That’s the idea at least, but this is a problem for one of the three men – his supposed confidant John Fitzgerald (the excellent Tom Hardy) – whose own plans differ significantly from the orders that he is meant to be following.

On committing the worst imaginable act, Fitzgerald departs, leaving Glass for dead. Glass however will not die and guided by the spirit of his murdered Native American wife and mother of his son, he begins the slow and physically agonising voyage back to base camp, with one thing only on his mind.

At times brutal and unforgiving, at other times inspiring and uplifting, The Revenant is a story of retribution and redemption; of the force of nature and the complexities of human nature, and in DiCaprio, it boasts an actor absolutely at the peak of his powers, producing an awe-inspiring performance of great distinction.

Stunning, sweeping shots of this most beautiful, almost mythical of landscapes contrast sharply with the raw fight for survival that plays out below within its snowy terrain.

Director Alejandro González Iñárritu has created, with much love and attention to detail in evidence, a big, beautiful, bold and grizzly (both figuratively and literally), non-stop sumptuous treat for the eyes, ears and imagination. A truly stunning piece of timeless cinema.

A solid awards contender – be in no doubt about that.


Legend‘s premise is very clear – blood is thicker than water and no matter the persuasiveness or intensity of external stimuli, nothing is going to change that.
It’s a biopic of sorts, chronicling the rise to prominence and thereafter, notoriety, of Ronnie and Reggie, the infamous Kray twins.
First things first, the extraordinary double lead performance from Tom Hardy, who, thanks to camera trickery and special effects, portrays both Ron and Reggie.
Director Brian Helgeland has done an admirable job to ensure that despite casting Hardy in both roles, we’re not overly fixated on this fact, constantly looking for the joins in the edits or points of obvious green screen activity. It’s not 100% perfect, but it’s the sort of trick that simply wouldn’t have even been thinkable 10 years ago, so plaudits where they’re due.
You’d also be forgiven for worrying that Legend may suffer therefore from being all style over substance / gimmickry at the expense of a coherent, engaging narrative. It’s certainly a USP and talking point but thankfully Legend, although perhaps a little guilty of selective story telling, does deliver well on that front too.
The Kray twins were certainly chalk and cheese. Reggie – the tough, yet suave and charming type and Ron, a crazed, borderline paranoid schizophrenic. Tom Hardy portrays each with aplomb, infusing both parts with a sense of dark humour; drawing nervous laughter from an audience before the inevitable ‘hit down’ with scenes of spontaneous and gratuitous violence. That said, it’s not relentless and always could be argued as central to the context of the plot.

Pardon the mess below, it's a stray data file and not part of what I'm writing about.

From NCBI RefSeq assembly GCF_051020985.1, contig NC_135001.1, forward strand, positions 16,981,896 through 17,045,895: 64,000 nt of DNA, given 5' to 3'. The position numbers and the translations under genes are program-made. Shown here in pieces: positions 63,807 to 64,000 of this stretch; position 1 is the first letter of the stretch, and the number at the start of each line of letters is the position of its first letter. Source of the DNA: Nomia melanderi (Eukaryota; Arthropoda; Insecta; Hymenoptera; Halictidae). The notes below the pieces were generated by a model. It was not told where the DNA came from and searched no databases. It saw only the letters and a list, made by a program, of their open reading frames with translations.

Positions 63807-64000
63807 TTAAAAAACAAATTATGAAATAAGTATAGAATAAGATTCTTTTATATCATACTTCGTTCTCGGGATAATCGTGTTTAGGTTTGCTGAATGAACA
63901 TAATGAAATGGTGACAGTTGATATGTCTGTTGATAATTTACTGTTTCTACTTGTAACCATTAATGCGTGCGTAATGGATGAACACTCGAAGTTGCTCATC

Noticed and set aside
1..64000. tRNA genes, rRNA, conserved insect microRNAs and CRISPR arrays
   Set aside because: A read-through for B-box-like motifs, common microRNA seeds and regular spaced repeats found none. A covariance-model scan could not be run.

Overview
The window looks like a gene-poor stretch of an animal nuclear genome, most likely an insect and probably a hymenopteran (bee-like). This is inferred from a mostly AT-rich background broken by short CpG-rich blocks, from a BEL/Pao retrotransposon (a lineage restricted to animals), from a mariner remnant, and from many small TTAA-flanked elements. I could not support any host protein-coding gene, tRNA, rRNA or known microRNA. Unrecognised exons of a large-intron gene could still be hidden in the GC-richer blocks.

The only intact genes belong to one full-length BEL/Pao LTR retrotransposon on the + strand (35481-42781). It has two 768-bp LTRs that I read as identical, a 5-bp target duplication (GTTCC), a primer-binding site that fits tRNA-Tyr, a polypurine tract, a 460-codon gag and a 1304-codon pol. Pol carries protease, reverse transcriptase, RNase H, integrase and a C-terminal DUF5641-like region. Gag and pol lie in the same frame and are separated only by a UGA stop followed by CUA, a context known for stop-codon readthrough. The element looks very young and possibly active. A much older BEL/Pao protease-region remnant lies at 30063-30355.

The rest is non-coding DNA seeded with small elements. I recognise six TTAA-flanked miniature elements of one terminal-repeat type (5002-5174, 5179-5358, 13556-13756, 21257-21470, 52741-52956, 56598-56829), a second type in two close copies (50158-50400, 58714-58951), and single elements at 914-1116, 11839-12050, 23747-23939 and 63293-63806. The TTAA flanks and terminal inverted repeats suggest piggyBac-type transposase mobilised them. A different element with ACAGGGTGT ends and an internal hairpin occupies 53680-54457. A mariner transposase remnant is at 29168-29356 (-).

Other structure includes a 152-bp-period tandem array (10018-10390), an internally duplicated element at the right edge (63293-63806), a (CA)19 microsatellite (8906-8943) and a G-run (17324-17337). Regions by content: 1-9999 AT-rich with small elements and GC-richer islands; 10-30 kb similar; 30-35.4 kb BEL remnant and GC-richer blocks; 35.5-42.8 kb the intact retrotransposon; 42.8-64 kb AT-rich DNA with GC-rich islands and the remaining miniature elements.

Right from the outset, we’re made aware that the ascent of the Krays was not something that happened quietly under the radar. Under constant police surveillance, remaining one step ahead of the law was essential, but this is no conventional cops and robbers chase movie. Helgeland approaches the story from an emotional angle, namely Reggie’s struggle to balance private, matters of the heart (Emily Browning is  excellent as Reggie’s long-suffering sweetheart, Frances), with his ‘professional’ misdemeanors. It’s a balancing act made all the harder by the ongoing battle to rein in his loose cannon of a brother, Ronnie. ‘Ron’ as he is referred to, is a man who lives in a world of delusion and far-fetched dreams, bordering on the absurd, yet is clearly massively unhinged and yearns for the simple, low-down gangster lifestyle, something that, with the brothers’ star in its ascendancy and the ‘oyster’ that is London town, beginning to open up before them, he and Reggie frequently come to loggerheads about.
Whether it’s a softening of the facts with the passing of the years, or a rose-tinted affection for times gone by, it seems that Krays twins biopics and documentaries tend to gravitate toward a more favourable depiction of their deeds; often seen as loveable rogues who looked after their dear old mum. Indeed, Legend makes no secret of Ron’s love for his mother; on one occasion retreating to the safety of her little terraced house for a slice of cake and a nice cup of ‘post wrong-doings’ tea.
No questions asked.
Legend boasts a stellar support cast including David Thewlis, Chazz Palminteri, Paul Bettany, Tara Fitzgerald, Christopher Eccleston, even a cameo for an at first unrecognisable John Sessions, but all of whom make telling contributions to this rather glamorous recollection of London’s gang land in the swinging 60s.